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Help an undisputed master of hospitality and dedicated architect of peace in the Middle East out

I have a thousand things I need to do, and I'm sitting here doing everything but.  My first task for the day is to write a bio for RESOLVE to use on its web site.  I don't know, I find that kind of thing pretty difficult.  I think it's supposed to sound important: somewhat formal, laudatory without being overblown, sensible of the honor, comporting itself properly among company.  And yet I keep wanting to type things like, "Mining the rich lode of personal experience, Julie has fashioned her hardscrabble early years into a stunning body of original roots music," when nothing could be further from the truth.  I don't even own a moonshine jug.   Or maybe I could call myself a noted environmentalist who works tirelessly toward planetary greenening.  That, at least, has a kernel of truth: y'all, I compost.  Or I was thinking of a catchy slogan: "A Little Pregnant: Adamantly Refusing to Just Relax, You Ill-Informed Jackasses, Since 283 B.C."  It's hard!  The other Hope Award winners are impressive and purposeful and accomplished, while most days I sit here and do the equivalent of making fart noises with my hand cupped over my armpit.  Oh, they're good noises made by a firm, steady hand and a deeply concave armpit; I do it very well, and I love my work.  But let's just say this exercise is humbling.

When I typed "I need to" above I remembered Ben at breakfast.  The child is a talker, six- and seven-word sentences tumbling out without hesitation.  I wouldn't say he's particularly intelligible; we still puzzle over certain words as Ben repeats them, his irritation visibly increasing, like, "You people.  I clearly said fnmzxvt.  I swear I don't know how pngwczhv such kfwtqsln for bgsfkmmrqz."  And Paul and I are there mouthing to each other, Fnmzxvt? while Ben is shaking his head violently: "No, you stupid cpbvwing ljvtsptmqzvholes.  Fnmzxvt."  But most of the time we pretty much know what he's saying.  Anyway, somewhere along the line he learned the phrase, "I need."  (Strange, considering that I routinely require that he preface his requests with, "If it's not too much trouble, and if you'd be so very kind, at your convenience might you, please, mother...?")  Lately we hear it a lot.  "I need my shoes."  "I need another book."  "I need cat go out my room."  And this morning, as he lunged for the table while I was still strapping him into his booster seat, urgently, "I neeeed cheeeeese!"  Which totally cracks me up.  Risking my very neck, I dive...for Gruyèrrrrrrre!

Which reminds me that we went to a cheese festival last weekend.  There were goats. 


Almost-two is just lovely.

So as I'm sitting here getting distracted from this bio, I'm also avoiding planning a cookout for Ben's birthday, despite the fact that it's taking place, oh, two days from now.  Recently we've been to a few similar parties for kids we know, and each has been low-key and pleasant.  Since it's been so easy for us to enjoy them as guests, I suppose I've been assuming that it will be just as easy to mount one as hosts.  Which, haaaaa, oh, God, anyway, I'm in trouble, because there's probably more to it than just buying some paper plates, opening a container of hummus and a bag of baby carrots, and making vague gestures.  That probably makes it sound like I just don't care, but I do.  I just want to stay as relaxed as possible about the whole thing, as what I've liked most about these other parties is how casual they've been, and I've been told by reliable sources that the magic only happens when you just...stop...trying.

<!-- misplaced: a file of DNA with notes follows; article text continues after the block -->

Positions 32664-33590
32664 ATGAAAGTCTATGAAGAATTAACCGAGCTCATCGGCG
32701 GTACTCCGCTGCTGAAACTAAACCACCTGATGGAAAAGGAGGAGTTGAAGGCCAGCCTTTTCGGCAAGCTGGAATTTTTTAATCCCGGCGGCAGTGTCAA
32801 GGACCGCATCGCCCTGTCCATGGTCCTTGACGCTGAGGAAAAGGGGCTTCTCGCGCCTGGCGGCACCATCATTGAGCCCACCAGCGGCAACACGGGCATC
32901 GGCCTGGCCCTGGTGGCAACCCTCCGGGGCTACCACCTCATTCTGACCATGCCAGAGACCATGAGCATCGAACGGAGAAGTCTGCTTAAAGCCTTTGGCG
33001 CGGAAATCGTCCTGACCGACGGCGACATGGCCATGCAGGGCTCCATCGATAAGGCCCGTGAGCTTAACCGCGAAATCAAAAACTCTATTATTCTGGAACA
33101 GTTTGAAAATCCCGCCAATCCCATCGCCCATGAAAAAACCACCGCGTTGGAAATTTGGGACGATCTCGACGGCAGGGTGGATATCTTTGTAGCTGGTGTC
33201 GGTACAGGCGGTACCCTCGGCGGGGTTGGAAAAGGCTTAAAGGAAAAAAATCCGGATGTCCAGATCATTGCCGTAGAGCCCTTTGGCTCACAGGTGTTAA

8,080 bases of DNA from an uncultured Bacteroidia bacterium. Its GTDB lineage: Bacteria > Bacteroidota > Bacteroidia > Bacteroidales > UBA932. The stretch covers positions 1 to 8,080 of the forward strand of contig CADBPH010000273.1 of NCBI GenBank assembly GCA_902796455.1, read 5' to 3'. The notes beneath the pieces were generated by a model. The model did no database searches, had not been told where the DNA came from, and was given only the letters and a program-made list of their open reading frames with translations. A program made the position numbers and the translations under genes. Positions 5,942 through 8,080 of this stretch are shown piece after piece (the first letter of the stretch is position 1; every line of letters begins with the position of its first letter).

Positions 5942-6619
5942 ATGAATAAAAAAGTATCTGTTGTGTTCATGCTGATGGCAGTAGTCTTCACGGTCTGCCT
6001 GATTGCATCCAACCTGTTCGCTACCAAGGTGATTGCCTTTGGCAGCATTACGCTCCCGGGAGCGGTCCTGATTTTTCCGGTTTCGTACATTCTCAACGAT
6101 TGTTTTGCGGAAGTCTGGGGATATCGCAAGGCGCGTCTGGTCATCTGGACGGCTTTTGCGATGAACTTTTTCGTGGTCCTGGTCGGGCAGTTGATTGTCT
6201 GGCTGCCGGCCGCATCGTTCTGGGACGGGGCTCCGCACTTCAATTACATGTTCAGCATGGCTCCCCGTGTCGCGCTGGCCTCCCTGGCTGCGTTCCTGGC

Oh, the other thing I'm doing that I shouldn't be wasting time with is sticking some Facebook business here and there on my site.  I'm just cutting and pasting as if I actually knew what I was doing, but in truth I'm heedlessly messing with forces I don't understand, and I fully expect to be swallowed up by the vortex of evil any second now.  Click "Like" to approve of my supernatural abduction and subsequent ungentle probing!

Anyway, once I recover from becoming the first of my friends to be penetrated by every single one of Cthulu's tentacles simultaneously, I'm thinking burgers, hot dogs, and cupcakes.  I'd like to have some finger food for kids and adults, separate offerings if necessary, as I suppose the real fingers I'm planning to serve might be a taste mostly for sophisticated palates.  I want some cut-up fruit or maybe berries, because it wouldn't be a party if I didn't try to suck the fun out of it by offering healthy food.  I'd like a couple of side dishes, like potato salad but not potato salad.  And probably something in a blanched, chilled vegetable, in case the fruit doesn't convince people that I'm serious, that my body is a goddamned temple all up in here, artificially colored buttercream notwithstanding.

Beer and wine for the adults.  Maybe some helium balloons if I get my act together on Friday, possibly weighted down with rocks, juuust to see if we can get a little toddler-on-toddler skull-bashing going on.  No presents.  No games; these children are two.  Swingset, sandbox, bubbles, and a water table.  Knock your goofy selves out, kids.  Oh, and take the rock with you.  What?  That is the goody bag.

I would love your advice, if you please.  Either help me write a bio — the funnier the better — or suggest something totally-halfassed-easy to make and good to eat for a cookout.  Thanking you in advance, I remain, a bold pioneer in the field of making fake rude body noises, still in its very infancy but showing outrageous promise for the future of humankind.